While Muslims were excelling in science and mathematics, the Catholic Church was torturing heretics and burning ‘witches’ at the stake.

Fundamentalist Islam is a modern construct, a reaction to secularism and western hegemony. The way to counteract its growing influence is not by decrying Islam itself as evil, but nor is it by dismissing all criticism of it as racist.

It is time for secular and other liberal Muslims in this country to be a given a louder voice, for in the polarising Us v Them framework that Sheehan champions, they are the biggest casualty. Conservative Muslims far outnumber seculars and liberals, and the gulf between them- both in numbers and ideological position -is growing.

But as long as some western voices continue to assume Muslims are homogenous, and other western voices respond by defending fundamentalism at the expense of dissent, then the voices of progressive Muslims who seek to alter their negative image in the west, as well fight the growing radicalisation in their midst are marginalised into irrelevancy.

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24 comments

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24 thoughts on “Muslims don’t fit into a simple left v right debate

  1. Lorry

    It is hard to be inclusive when

    a) you have black hooded ghosts terrifying children in shopping centres.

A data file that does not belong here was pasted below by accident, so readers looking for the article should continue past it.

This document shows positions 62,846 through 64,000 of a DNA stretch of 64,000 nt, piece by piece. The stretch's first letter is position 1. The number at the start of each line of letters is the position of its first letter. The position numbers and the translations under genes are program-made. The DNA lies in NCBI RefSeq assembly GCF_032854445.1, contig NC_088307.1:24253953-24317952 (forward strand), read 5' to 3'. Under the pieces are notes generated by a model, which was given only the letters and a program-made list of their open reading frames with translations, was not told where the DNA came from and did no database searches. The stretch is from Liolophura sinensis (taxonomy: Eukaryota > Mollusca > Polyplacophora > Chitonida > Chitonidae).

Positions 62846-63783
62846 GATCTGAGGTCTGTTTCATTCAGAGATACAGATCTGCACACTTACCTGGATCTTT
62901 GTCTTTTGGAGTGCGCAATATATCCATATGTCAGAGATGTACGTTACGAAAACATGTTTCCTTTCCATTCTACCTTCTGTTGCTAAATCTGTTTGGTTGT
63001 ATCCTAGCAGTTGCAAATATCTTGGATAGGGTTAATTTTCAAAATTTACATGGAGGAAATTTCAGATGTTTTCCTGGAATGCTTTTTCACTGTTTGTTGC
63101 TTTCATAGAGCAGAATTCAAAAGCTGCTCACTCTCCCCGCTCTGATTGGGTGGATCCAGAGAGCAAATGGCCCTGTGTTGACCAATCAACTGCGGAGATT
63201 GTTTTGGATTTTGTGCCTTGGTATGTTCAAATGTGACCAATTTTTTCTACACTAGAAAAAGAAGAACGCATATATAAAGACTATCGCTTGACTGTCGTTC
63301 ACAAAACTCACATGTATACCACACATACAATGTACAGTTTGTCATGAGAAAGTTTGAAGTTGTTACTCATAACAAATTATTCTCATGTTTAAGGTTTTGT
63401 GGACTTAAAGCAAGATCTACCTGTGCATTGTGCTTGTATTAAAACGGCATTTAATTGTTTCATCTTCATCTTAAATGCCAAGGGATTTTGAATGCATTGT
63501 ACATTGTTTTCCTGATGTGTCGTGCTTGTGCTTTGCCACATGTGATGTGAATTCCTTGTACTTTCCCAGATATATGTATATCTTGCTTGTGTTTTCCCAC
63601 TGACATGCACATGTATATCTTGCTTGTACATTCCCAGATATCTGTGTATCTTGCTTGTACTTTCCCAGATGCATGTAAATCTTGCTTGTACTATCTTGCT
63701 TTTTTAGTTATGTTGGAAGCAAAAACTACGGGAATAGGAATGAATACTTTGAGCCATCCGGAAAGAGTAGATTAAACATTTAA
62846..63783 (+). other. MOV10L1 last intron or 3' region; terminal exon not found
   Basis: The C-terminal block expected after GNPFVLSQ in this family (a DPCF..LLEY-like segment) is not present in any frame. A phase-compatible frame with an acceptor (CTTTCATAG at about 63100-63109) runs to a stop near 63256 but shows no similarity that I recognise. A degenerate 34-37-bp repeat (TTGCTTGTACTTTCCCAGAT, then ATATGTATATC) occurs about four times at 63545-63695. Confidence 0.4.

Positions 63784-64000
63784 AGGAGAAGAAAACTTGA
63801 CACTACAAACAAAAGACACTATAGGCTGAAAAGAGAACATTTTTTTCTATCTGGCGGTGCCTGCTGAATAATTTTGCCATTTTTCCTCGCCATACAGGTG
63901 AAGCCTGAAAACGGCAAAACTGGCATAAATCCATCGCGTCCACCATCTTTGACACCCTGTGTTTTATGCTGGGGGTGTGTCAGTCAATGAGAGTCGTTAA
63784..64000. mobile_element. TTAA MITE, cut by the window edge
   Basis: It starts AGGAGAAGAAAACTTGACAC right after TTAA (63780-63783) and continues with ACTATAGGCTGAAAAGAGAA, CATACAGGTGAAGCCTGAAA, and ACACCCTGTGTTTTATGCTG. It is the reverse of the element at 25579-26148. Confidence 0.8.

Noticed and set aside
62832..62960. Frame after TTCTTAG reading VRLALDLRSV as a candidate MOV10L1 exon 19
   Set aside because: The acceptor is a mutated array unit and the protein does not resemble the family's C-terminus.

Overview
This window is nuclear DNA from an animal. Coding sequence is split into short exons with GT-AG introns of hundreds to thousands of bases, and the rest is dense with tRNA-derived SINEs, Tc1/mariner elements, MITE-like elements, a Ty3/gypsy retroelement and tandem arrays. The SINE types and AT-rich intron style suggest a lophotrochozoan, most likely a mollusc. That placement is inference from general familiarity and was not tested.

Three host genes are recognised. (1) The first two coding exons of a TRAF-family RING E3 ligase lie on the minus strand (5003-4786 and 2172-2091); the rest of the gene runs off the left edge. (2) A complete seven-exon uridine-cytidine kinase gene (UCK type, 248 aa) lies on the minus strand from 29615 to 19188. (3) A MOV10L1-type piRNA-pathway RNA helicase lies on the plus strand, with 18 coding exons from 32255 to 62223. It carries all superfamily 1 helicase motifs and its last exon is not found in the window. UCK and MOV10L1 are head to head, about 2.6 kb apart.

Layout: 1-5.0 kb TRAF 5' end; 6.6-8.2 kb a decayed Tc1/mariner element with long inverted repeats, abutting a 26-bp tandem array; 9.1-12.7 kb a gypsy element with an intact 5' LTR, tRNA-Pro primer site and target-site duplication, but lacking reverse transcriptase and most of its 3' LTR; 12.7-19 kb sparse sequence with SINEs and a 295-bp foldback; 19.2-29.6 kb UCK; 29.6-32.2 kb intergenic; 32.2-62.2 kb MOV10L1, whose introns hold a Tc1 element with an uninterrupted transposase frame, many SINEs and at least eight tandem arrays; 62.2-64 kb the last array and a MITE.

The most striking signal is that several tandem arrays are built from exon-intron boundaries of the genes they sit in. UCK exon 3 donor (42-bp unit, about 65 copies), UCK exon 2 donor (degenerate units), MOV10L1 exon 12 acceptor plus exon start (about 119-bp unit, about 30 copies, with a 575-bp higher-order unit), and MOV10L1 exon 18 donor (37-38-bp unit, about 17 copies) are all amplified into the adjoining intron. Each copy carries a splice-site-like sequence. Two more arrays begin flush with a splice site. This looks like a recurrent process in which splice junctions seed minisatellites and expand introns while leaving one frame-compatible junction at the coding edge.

b) you view the world through a letter box slit
    c) you don’t respect your women
    d) you don’t respect all women
    e) all non muslim women are referred to as “cat meat”

  2. paddy

    Well put Ruby.
    Which is more than can be said of Crikey’s latest and lamest troll.
    (It’s almost as though Sheehan has grown wheels and a sprouted a loud hailer from the cabin roof. But then perhaps it’s the heat making my imagination run wild.)

  3. Lorry

    Post script to my previous comment –
    f) How can you have “Secular Muslim” – what the? do they not pray 5 times per day or hide their beliefs? In the words of a famous Aussie red head “please explain” ?

  4. MichaelT

    I certainly agree that we need to move the debate away from these ‘us v them’, ‘Christians v Islam’, ‘L v R’ simplifications.

    If we have to take sides, we should consistently take the side of tolerance v repression, and support people of all fiaths to go down this path.

  5. El Tel

    Lorry, does your mummy know you’re using the computer.

  6. Down and Out of Sài Gòn

    Way to frame the debate, Lorry. You have obviously got an axle to grind. Don’t keep us in suspension.

  7. t-f-u